Grab a cuppa and a comfy seat, and let’s chat a while.
It’s Monday again! – time not too late! for Coffee and Conversation.
When I was six, my family was driving on a highway late at night. Streaks of headlights and taillights painted the dark. For the first time, I realized that each car held people living lives as important to them as mine was to me.
I wanted to know what those lives were, and to share my own…
My husband’s vacation officially started when he arrived home last night. As a chef in an area noted mostly for summer tourism, February brings a major slowdown, so that’s when his vacation falls.
He came home with a toothache, and incubating a virus that’s catching up to him today. Not, for sure, the very best way to start two weeks off….
But it could be much worse.
I’m not just saying that as a way to put a bright face on a less than auspicious beginning to this much-anticipated family time. I’m saying it because I know it’s true; know how very much worse it could be.
Two years ago, on another Sunday night – one that happened to be, all at once, the eve of his vacation, his forty-eighth birthday, and the fifteenth anniversary of the day we met, my husband nearly died.
It had been an extremely mild winter here in upstate New York, and Jim never stopped riding his motorcycle, as he’s usually compelled to before November is out, if not sooner. Now, I have no objection to motorcycles – I was a moving force behind the acquisition of his current bike – but I always worried about him riding the bike home from work.
“It’s only ten miles”, he’d say. “I’ve been riding since I was six years old; I know how to handle the bike, and I know the roads.”
The first three parts of those statements were unassailable; I couldn’t argue with any of them. But that part about the roads…
I grew up on the same road we live on. My family moved here when I was four years old; I lived here until I was nearly 21, and visited after. And I knew things about these roads – especially at night, when chefs are coming home from work – that always made me worry.
Between our rural home, and Jim’s place of business in a neighboring small village lies a National Park. Saratoga National Historical Park, to be specific. A park rife with deer, deer whose natural predators have all been eliminated, and where humans are not allowed to hunt.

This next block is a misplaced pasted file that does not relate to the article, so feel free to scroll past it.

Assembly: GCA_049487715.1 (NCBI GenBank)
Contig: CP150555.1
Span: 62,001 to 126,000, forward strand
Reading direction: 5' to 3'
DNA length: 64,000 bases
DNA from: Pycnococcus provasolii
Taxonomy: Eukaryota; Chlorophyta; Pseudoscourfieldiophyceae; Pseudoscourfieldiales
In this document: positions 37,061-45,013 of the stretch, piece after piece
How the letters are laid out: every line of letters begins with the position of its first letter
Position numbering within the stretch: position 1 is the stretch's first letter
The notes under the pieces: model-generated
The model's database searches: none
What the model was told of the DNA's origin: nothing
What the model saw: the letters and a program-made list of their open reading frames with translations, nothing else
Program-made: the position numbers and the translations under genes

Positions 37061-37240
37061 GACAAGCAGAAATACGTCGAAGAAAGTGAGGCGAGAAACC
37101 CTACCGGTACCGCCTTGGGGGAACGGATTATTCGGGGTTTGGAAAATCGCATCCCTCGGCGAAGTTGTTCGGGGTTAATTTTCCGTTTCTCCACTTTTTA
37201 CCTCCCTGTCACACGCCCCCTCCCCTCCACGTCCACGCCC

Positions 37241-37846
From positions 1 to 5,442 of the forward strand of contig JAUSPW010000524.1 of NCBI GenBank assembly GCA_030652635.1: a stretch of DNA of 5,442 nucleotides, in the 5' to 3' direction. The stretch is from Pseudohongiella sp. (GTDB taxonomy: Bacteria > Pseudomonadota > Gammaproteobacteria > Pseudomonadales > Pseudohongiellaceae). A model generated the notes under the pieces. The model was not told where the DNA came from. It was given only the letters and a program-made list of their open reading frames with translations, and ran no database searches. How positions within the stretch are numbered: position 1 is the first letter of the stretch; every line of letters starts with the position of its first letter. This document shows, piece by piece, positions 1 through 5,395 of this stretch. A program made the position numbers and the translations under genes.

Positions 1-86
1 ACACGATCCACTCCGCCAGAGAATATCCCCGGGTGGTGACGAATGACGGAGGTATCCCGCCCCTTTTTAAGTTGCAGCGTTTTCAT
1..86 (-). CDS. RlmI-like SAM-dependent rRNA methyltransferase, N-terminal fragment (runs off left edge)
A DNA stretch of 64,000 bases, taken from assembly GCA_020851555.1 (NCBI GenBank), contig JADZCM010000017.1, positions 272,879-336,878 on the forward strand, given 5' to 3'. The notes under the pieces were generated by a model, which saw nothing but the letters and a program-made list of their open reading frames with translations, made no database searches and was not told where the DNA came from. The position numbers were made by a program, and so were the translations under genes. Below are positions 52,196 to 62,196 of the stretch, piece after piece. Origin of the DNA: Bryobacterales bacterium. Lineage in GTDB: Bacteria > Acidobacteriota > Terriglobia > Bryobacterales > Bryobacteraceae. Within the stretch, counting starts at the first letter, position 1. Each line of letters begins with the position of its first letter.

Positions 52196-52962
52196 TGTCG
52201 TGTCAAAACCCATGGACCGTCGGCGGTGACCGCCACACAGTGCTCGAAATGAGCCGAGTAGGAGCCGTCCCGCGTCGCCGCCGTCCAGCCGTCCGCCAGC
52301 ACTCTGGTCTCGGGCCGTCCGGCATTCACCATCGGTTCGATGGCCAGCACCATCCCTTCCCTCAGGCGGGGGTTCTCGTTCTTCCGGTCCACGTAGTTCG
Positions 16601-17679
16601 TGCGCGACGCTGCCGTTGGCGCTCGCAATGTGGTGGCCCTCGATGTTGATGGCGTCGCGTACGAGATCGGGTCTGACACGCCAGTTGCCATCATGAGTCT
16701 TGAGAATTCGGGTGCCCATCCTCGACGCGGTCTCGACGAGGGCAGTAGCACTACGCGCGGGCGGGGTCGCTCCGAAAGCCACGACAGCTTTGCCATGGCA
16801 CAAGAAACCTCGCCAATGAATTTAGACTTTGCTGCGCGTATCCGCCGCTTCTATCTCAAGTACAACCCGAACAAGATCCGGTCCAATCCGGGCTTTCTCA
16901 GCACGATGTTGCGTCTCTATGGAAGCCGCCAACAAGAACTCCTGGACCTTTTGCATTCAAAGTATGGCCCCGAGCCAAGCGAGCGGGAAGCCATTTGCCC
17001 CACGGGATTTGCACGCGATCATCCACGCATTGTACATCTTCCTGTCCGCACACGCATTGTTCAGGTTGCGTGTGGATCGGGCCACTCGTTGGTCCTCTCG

“Sometimes you can’t avoid hitting a deer,” I said.
“I’ve never hit one yet,” he countered.
And so I watched him ride off, day after day, and I worried.
Until we came to that pre-vacation Sunday. We’d had a fight, that morning, about I really don’t remember what; but likely something small that was blown far out of proportion. Jim had left early for work, without a word goodbye, without a kiss or a hug, without, seemingly, a thought to me, left at home with the emotional wreckage – mine, and that of two children who were hurt, confused, and frightened – and showed those things in ways that further abraded my already raw edges.
So, when the phone rang a little after nine, just at the time Jim would be getting out of work; I didn’t answer it. I was still angry, and didn’t want to lose my cool again.
And then, too much time went by.
I started to worry; not enough to call him; but enough to make me restless as I finished up my ROW blogpost.
I was still doing that when the dog began to bark frantically, and then there was a knock on the door.
And I was looking at a county sherriff, who told me calmly, “Your husband had had a motorcycle accident. He is all right, ma’am; he’s being airlifted to Albany Medical Center right now.” He went on to say that he had had a collision with a deer, and that he had been thrown about a hundred feet. All he could tell me was that my husband was conscious, but that the paramedics had seen something concerning enough to warrant landing a helicopter on a country road for.
That something turned out to be a collapsed lung, lacerated spleen, eight broken ribs, and a hand injury. He could have died, out there on that road, that night.
And he didn’t. He got well. Yes, he aches more than he used to; but he’s alive, two years later.
We’re watching TV together, intermittently. M*A*S*H; Castle, Antiques Roadshow. Jim went out earlier, for a workout and to buy groeceries…Pax left the Burton larders rather depleted. I’ve been visiting blogs, answering comments, and working through the pre-revision stuff for my novel-in-progress, Chameleon’s Dish.
Both children were up all night, and have been asleep on and off today – growth spurts need lots of food, and lots of sleep.
Life is peaceful here, for the four of us – all here, and all alive.
It’s a lovely day. =D
What were you doing, two years ago? What are you thankful for, today? What brings your to a place of gratitude and quiet peace? I’ll replenish your cuppa and listen, and the hugs are free; let’s converse! =)